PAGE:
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Returning to former glory: Waukaway building being restored to 1940s look

 

Jataune James sorts and cleans bricks at Waukaway Springs in Columbus Tuesday afternoon. Waukaway Springs is being restored to its former look. The building formerly housed Brown Buick Company.

Jataune James sorts and cleans bricks at Waukaway Springs in Columbus Tuesday afternoon. Waukaway Springs is being restored to its former look. The building formerly housed Brown Buick Company. "It's neat cleaning bricks that they tore down just to put back up. Most people would have thrown them away and just got new ones but they are using the original bricks," James said. Photo by: Deanna Robinson/Dispatch Staff

 

The old Brown Buick Company, now Waukaway Springs, is pictured. The developer plans to renovate the building to reflect Brown Buick's aesthetic.

The old Brown Buick Company, now Waukaway Springs, is pictured. The developer plans to renovate the building to reflect Brown Buick's aesthetic.
Photo by: Courtesy photo

 

Waukaway Springs Bottling Company is being restored to its former, historical, self on College Street in Columbus. The building housed Brown Buick Company in the 1940s.

Waukaway Springs Bottling Company is being restored to its former, historical, self on College Street in Columbus. The building housed Brown Buick Company in the 1940s.
Photo by: Deanna Robinson/Dispatch Staff

 

 

Devin Edgar/Dispatch Staff

 

The contents of this article have been modified since its original posting.

 

Waukaway Springs Bottling Company is undergoing building renovations in hopes to restore the building to its original look.  

 

The College Street building, which operates the Waukaway warehouse, was built as Brown Buick Company in the 1940s. Over the years, it changed to Bishop Sign Company, and Waukaway Springs took it over for warehouse use in 2001.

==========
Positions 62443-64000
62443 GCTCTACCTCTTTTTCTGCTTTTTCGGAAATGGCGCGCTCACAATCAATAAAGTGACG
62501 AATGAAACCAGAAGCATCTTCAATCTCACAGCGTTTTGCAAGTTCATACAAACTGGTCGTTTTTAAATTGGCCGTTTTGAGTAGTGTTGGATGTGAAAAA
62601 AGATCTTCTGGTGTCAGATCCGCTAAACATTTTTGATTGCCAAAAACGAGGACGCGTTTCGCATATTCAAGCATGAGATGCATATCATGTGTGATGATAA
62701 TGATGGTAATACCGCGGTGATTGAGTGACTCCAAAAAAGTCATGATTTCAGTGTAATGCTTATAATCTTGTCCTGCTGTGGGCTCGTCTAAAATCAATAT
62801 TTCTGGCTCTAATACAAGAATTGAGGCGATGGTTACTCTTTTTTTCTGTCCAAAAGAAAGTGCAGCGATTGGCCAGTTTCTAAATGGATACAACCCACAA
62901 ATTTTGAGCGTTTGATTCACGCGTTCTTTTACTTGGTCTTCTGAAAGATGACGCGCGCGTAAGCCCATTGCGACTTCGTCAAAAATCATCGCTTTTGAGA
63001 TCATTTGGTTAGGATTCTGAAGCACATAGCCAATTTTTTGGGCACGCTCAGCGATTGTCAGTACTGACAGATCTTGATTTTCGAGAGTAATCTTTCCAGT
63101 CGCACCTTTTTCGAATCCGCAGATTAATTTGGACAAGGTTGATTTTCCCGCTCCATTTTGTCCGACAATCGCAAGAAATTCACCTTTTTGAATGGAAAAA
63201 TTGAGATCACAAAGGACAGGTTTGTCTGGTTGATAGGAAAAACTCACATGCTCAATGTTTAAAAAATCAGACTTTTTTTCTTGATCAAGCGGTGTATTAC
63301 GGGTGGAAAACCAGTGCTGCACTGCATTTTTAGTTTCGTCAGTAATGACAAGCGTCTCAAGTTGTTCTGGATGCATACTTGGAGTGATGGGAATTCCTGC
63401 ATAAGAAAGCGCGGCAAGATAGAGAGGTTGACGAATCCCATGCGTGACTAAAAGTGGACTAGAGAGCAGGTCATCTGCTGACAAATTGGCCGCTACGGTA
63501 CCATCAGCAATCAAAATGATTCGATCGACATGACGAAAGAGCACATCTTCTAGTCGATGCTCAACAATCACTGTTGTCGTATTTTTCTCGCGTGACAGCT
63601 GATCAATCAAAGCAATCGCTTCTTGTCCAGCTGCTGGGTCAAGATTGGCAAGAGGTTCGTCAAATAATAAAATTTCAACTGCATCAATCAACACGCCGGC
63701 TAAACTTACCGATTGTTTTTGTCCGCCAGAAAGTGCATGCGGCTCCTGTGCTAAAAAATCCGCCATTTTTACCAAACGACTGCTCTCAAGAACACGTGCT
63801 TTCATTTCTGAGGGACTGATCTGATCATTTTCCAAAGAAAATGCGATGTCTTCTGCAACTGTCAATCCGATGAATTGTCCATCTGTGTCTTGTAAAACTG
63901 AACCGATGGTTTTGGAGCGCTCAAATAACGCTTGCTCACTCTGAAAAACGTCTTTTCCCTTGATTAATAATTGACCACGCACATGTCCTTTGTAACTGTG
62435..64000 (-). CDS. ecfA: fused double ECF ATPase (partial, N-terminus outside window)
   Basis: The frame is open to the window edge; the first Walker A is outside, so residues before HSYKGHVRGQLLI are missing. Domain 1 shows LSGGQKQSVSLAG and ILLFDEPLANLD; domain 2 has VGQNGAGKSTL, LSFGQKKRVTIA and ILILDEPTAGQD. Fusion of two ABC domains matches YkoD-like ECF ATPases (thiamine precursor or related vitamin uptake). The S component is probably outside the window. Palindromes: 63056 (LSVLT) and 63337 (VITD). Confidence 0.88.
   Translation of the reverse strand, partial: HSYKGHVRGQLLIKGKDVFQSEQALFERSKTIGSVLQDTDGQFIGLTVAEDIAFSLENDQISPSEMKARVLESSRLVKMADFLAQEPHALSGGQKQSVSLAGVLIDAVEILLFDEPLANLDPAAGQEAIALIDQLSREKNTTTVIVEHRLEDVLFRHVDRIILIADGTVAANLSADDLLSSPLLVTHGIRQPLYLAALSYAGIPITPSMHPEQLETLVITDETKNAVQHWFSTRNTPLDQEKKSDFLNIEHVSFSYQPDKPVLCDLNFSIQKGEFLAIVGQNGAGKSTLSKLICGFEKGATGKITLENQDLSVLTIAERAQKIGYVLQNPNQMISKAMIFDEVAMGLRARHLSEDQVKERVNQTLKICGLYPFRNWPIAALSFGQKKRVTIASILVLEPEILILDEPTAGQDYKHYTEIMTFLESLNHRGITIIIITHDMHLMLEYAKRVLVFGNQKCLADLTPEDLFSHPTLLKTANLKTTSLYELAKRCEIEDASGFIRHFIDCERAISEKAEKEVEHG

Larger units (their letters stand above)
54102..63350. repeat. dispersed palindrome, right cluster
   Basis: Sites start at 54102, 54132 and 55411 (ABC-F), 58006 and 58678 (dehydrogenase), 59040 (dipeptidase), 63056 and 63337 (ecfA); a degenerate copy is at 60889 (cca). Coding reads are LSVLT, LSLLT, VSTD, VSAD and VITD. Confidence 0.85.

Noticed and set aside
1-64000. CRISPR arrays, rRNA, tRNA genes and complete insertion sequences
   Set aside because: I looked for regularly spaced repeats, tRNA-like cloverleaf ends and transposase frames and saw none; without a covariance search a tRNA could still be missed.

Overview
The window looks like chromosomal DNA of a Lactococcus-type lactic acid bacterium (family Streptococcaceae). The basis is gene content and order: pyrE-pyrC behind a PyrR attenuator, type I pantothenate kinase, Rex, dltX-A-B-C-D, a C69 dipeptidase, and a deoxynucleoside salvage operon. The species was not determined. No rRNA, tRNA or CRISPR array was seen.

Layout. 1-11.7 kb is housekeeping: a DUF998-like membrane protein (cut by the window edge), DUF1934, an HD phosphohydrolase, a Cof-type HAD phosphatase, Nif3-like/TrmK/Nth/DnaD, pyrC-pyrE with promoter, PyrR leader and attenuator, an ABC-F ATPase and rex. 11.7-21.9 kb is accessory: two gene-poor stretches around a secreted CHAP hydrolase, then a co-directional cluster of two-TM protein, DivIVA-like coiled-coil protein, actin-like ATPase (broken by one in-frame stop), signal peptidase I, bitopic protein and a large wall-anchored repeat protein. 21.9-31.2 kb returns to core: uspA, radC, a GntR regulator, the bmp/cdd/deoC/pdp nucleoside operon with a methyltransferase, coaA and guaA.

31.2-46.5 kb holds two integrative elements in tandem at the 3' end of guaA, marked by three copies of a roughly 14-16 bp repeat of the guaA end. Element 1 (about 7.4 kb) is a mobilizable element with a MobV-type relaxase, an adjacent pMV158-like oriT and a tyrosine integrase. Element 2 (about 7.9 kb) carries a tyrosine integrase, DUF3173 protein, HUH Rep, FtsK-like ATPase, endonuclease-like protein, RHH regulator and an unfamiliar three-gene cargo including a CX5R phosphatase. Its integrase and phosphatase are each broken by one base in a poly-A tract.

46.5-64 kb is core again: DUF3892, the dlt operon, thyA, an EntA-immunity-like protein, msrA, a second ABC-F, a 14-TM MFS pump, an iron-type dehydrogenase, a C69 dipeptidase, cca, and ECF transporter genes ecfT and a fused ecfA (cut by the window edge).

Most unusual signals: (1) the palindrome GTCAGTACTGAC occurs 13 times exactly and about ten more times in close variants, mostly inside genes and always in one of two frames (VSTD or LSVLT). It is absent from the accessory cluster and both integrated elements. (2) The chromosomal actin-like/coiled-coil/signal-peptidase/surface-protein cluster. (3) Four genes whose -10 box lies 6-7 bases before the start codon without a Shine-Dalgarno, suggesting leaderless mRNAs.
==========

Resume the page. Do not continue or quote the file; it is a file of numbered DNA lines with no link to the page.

Stephen Imes, Waukaway Springs president and owner, said the entire interior of the building is being renovated and the front entrance exterior will be completely remodeled. In addition, some of the wood-based walls will be torn down and replaced with steel to ensure they are sturdy enough. 

 

According to Jim Buck Vaughn, project contractor, the roof was also caving in, and in the worst condition of everything being renovated.  

 

"Right now, we have the mindset of taking it back to what it looked like in the 40s," Imes said. "We really just want to bring it back to its former glory." 

 

In order to keep the building as historical as possible, Imes said Waukaway Springs salvaged some of the original brick used when Brown Buick Company was built. In fact, Waukaway employees are sorting and cleaning every brick by hand in the warehouse for reuse.  

 

"Several different types of brick have come out of this process," Imes said. "We have seen a variety of manufacturers' work, and we plan to use as much of it as we can." 

 

Having completed other renovations in the downtown Columbus area, including The Dispatch building in 2013, Buck said it was not about following a specific set of guidelines, but just matching the existing downtown atmosphere. 

 

"We did have a picture of the Brown Buick Company to base our renovations off of," Buck said. "But it's mainly making sure we update the building, without making it entirely too modern to where it does not match the other buildings in the area." 

 

Although still in the planning stages, Imes said he hopes to situate Waukaway Springs' offices in the front of the renovated building, in addition to offering rental spaces. The bottling warehouse will stay situated in the back of the building.  

 

The building is expected to reopen in about three months, or early summer.  

 

Editor's note: Waukaway Springs is owned by Stephen Imes, a member of the family who owns The Commercial Dispatch.

 

 

 

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